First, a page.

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to·bac·co (tə-băkō)
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n. pl. to·bac·cos or to·bac·coes
1.
a. The tropical American plant Nicotiana tabacum of the nightshade family, widely cultivated for its leaves, which are used primarily for smoking.
b. The leaves of this plant, dried and processed chiefly for use in cigarettes, cigars, or snuff or for smoking in pipes.
2. Any of various other plants of the genus Nicotiana.
3. Products made from these plants.
4. The habit of smoking tobacco: I gave up tobacco.

[Spanish tabaco, probably partly from a Taíno word recorded by a Spanish chronicler as tabago, a tube for inhaling smoke or powdered intoxicating plants, and partly from Old Spanish atabaca, altabaca, a Mediterranean plant (Inula viscosa) having sticky, aromatic leaves widely used in traditional medicine (from Arabic al-ubbāq : al-, the + ubbāq, abbāq, the plant I. viscosa, from Syriac dubāqā, birdlime, elm mucilage used as glue, from dbaq, to cling; akin to Arabic dabiqa and Hebrew dābaq, to cling).]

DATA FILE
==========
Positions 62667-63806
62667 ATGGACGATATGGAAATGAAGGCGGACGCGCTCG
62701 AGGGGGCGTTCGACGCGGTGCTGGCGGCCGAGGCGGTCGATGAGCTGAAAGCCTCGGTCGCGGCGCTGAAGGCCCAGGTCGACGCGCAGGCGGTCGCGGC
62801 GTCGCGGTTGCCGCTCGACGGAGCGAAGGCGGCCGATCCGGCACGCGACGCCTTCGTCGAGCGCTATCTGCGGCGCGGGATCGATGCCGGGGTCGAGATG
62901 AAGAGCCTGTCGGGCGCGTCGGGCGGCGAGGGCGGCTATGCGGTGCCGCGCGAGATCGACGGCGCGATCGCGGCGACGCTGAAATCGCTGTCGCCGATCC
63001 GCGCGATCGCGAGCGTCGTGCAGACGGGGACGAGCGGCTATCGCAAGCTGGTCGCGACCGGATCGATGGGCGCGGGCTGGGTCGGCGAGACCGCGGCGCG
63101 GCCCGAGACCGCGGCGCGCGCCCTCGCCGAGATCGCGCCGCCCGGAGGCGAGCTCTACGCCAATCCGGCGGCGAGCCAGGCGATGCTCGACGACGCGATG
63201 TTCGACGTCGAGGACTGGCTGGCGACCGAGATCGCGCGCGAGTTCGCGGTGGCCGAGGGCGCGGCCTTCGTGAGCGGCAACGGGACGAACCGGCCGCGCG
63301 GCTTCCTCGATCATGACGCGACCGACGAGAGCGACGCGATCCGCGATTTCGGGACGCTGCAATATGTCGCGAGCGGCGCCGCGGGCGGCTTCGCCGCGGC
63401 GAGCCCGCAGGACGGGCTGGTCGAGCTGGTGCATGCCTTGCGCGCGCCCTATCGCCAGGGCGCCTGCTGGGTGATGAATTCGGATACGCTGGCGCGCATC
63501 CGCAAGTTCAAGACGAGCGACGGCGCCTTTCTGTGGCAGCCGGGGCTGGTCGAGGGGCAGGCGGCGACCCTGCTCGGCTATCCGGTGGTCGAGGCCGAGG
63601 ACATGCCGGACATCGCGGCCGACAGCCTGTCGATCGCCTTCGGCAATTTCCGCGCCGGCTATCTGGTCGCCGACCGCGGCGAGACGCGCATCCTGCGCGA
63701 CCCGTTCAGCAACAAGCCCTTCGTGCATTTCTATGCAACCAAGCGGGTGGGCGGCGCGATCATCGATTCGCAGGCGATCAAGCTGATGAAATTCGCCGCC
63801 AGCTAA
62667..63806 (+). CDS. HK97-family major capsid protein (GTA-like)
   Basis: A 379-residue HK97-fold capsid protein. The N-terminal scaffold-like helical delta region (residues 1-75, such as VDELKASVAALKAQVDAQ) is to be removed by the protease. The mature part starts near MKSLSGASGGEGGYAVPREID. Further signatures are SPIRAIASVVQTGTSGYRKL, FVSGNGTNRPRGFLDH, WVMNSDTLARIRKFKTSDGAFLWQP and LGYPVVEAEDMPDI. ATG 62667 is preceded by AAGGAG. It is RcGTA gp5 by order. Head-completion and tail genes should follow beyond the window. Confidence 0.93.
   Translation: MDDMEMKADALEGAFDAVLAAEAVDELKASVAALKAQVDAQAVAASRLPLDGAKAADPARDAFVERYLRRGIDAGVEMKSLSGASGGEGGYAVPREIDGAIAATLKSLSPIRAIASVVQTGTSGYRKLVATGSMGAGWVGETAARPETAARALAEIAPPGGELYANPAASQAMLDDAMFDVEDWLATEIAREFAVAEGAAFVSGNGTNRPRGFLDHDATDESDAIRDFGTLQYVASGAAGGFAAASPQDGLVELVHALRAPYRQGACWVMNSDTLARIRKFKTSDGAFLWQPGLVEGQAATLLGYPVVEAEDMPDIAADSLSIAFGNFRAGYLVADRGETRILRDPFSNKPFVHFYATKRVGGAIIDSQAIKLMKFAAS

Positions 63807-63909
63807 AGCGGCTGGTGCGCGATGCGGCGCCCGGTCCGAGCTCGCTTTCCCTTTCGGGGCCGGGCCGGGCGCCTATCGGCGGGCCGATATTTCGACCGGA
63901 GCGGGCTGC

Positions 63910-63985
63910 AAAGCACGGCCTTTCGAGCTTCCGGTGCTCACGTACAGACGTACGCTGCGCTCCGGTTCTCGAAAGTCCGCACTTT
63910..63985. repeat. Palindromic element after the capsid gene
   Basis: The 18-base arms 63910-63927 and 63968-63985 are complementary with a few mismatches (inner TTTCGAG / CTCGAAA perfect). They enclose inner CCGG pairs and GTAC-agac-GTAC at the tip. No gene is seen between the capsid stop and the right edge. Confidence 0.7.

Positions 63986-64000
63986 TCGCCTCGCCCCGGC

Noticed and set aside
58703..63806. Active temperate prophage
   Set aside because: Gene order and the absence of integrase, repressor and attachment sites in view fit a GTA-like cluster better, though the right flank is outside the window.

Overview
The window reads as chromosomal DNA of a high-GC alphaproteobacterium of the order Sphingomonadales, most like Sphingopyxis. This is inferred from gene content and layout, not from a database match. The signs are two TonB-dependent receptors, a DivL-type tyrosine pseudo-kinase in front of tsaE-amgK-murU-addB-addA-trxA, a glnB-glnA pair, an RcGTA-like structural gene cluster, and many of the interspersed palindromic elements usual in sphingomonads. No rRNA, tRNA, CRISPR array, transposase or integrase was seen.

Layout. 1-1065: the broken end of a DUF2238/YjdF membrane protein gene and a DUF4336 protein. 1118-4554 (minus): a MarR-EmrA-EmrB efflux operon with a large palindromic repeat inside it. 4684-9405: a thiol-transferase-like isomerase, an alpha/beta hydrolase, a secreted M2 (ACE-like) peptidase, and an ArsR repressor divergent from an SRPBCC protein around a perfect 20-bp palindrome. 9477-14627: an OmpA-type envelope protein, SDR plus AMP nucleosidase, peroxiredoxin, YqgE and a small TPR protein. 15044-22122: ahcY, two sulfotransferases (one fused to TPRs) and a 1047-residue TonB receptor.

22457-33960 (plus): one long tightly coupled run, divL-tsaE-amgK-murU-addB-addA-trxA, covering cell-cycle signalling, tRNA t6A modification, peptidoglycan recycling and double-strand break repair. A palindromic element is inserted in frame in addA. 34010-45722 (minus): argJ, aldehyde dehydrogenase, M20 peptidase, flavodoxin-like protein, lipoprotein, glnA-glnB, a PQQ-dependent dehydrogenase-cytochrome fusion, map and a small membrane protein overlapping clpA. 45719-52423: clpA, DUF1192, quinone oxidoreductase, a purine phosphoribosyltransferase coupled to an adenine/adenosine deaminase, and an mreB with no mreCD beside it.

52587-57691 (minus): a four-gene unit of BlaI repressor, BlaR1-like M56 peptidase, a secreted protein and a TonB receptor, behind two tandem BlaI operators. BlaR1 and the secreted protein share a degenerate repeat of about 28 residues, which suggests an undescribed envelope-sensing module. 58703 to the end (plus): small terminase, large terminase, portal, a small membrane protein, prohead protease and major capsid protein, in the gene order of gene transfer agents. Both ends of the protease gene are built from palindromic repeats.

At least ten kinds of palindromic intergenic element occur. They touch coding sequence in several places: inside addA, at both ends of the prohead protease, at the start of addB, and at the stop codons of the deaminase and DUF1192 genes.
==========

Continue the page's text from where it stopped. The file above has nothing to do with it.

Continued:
The American Heritage® Dictionary of the English Language, Fifth Edition copyright ©2019 by Houghton Mifflin Harcourt Publishing Company. All rights reserved.
 

Indo-European & Semitic Roots Appendices

    Thousands of entries in the dictionary include etymologies that trace their origins back to reconstructed proto-languages. You can obtain more information about these forms in our online appendices:

    Indo-European Roots

    Semitic Roots

    The Indo-European appendix covers nearly half of the Indo-European roots that have left their mark on English words. A more complete treatment of Indo-European roots and the English words derived from them is available in our Dictionary of Indo-European Roots.

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